Drop and give me thirty push-ups, private!   If your clothes are on fire, stop, drop and roll.
  6. (intransitive) To come to an end (by not being kept up); to stop. [from 17th c.]
    • 1897, Henry James, What Maisie Knew:
      Maisie's faith in Mrs. Wix for instance had suffered no lapse from the fact that all communication with her had temporarily dropped.
  7. (transitive) To mention casually or incidentally, usually in conversation. [from 17th c.]
    The moderator would drop hints whenever the students struggled.   She would sometimes drop off to sleep straight after dinner.
  8. (transitive, slang) To part with or spend (money). [from 17th c.]
    • 1949, The Atlantian, v 8, Atlanta: United States Penitentiary, p 41:
      The question was: Who put the most in the collection box? The wealthy guy, who dropped a “C” note, or the tattered old dame who parted with her last tarnished penny.
    • 2000, Lisa Reardon, Blameless: A Novel, Random House, p 221:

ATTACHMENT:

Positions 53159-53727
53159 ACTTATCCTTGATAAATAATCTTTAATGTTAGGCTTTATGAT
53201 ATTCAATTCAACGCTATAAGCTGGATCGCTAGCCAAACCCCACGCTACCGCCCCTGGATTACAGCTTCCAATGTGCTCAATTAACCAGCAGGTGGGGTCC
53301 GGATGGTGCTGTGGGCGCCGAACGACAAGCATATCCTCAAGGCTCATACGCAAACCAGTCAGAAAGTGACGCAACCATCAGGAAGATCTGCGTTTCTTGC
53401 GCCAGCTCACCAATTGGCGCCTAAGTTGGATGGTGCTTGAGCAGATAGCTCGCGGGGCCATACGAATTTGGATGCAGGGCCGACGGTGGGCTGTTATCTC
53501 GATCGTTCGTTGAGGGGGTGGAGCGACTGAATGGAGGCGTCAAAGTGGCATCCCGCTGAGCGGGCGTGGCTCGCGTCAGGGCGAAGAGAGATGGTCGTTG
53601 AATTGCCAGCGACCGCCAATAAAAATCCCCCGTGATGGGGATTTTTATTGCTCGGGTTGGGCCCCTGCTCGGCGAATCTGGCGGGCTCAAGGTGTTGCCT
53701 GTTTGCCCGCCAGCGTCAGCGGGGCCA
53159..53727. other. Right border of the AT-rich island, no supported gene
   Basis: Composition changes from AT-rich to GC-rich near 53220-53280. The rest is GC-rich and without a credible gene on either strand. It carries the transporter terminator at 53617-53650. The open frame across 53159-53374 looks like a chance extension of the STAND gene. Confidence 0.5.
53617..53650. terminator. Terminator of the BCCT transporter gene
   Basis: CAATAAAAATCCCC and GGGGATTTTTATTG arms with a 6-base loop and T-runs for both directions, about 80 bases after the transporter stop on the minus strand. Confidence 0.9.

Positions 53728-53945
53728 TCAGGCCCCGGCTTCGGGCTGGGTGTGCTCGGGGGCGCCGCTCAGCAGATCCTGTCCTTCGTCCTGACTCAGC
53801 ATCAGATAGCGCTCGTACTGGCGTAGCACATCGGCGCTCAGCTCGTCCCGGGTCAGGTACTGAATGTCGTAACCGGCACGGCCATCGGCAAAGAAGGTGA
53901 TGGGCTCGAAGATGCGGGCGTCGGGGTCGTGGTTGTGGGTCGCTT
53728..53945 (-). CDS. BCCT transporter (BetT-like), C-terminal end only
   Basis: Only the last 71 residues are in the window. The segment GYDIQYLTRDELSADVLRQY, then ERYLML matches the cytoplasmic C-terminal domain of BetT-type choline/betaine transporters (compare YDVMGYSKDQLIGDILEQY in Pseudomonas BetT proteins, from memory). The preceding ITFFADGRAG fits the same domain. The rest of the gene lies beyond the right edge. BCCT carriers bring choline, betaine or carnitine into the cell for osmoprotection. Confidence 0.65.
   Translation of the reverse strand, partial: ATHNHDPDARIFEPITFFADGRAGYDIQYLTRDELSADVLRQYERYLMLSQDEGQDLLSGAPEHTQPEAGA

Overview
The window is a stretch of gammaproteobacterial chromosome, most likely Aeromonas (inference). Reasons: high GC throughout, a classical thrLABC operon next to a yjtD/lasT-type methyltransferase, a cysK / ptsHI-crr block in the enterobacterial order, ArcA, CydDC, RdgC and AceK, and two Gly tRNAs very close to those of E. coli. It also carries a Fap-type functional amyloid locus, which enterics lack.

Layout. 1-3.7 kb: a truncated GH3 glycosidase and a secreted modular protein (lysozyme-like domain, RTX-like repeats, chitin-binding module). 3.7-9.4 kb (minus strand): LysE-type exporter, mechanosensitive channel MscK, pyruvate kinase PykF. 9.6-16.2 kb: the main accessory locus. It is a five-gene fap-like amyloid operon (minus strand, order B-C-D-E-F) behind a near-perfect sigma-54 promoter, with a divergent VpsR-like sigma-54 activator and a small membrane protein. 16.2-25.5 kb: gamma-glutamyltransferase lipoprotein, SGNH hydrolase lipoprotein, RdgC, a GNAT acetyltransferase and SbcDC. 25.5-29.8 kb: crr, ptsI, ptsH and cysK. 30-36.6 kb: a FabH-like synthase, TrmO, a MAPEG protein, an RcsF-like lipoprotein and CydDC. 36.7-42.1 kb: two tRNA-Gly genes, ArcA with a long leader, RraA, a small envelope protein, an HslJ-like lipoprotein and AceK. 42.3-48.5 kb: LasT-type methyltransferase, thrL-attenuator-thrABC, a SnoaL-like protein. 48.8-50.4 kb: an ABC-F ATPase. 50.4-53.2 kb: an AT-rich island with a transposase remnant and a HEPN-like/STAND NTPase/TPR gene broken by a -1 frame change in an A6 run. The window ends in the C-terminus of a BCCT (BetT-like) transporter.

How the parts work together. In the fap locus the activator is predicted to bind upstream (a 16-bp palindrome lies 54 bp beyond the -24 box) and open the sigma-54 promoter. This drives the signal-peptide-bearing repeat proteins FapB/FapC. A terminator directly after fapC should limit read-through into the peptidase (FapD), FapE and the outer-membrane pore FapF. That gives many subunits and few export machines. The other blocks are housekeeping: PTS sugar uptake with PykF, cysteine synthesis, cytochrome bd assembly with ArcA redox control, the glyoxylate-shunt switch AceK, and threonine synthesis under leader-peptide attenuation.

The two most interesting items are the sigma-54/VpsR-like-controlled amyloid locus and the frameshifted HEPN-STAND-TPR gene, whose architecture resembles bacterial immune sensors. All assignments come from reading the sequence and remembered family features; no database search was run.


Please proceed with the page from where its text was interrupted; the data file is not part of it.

I forked over the $19.25. I was in no position to be dropping twenties like gumdrops but I deserved something good from this crappy morning.
  9. (transitive) To cease concerning oneself over; to have nothing more to do with (a subject, discussion etc.). [from 17th c.]
    I'm tired of this subject. Will you just drop it?
    • S. Sharp
      They suddenly drop't the pursuit.
    • Thackeray
      that astonishing ease with which fine ladies drop you and pick you up again
    • Sir Walter Scott
      The connection had been dropped many years.
  10. (intransitive) To lessen, decrease, or diminish in value, condition, degree, etc. [from 18th c.]
    • 1918, W. B. Maxwell, chapter 17, The Mirror and the Lamp:
      This time was most dreadful for Lilian. Thrown on her own resources and almost penniless, she maintained herself and paid the rent of a wretched room near the hospital by working as a charwoman, sempstress, anything. In a moment she had dropped to the level of a casual labourer.
    The stock dropped 1.5% yesterday.   We can take our vacation when the price of fuel drops.   Watch for the temperature to drop sharply, then you'll know the reaction is complete.
  11. (transitive) To let (a letter etc.) fall into a postbox; to send (a letter or message). [from 18th c.]
    Drop me a note when you get to the city.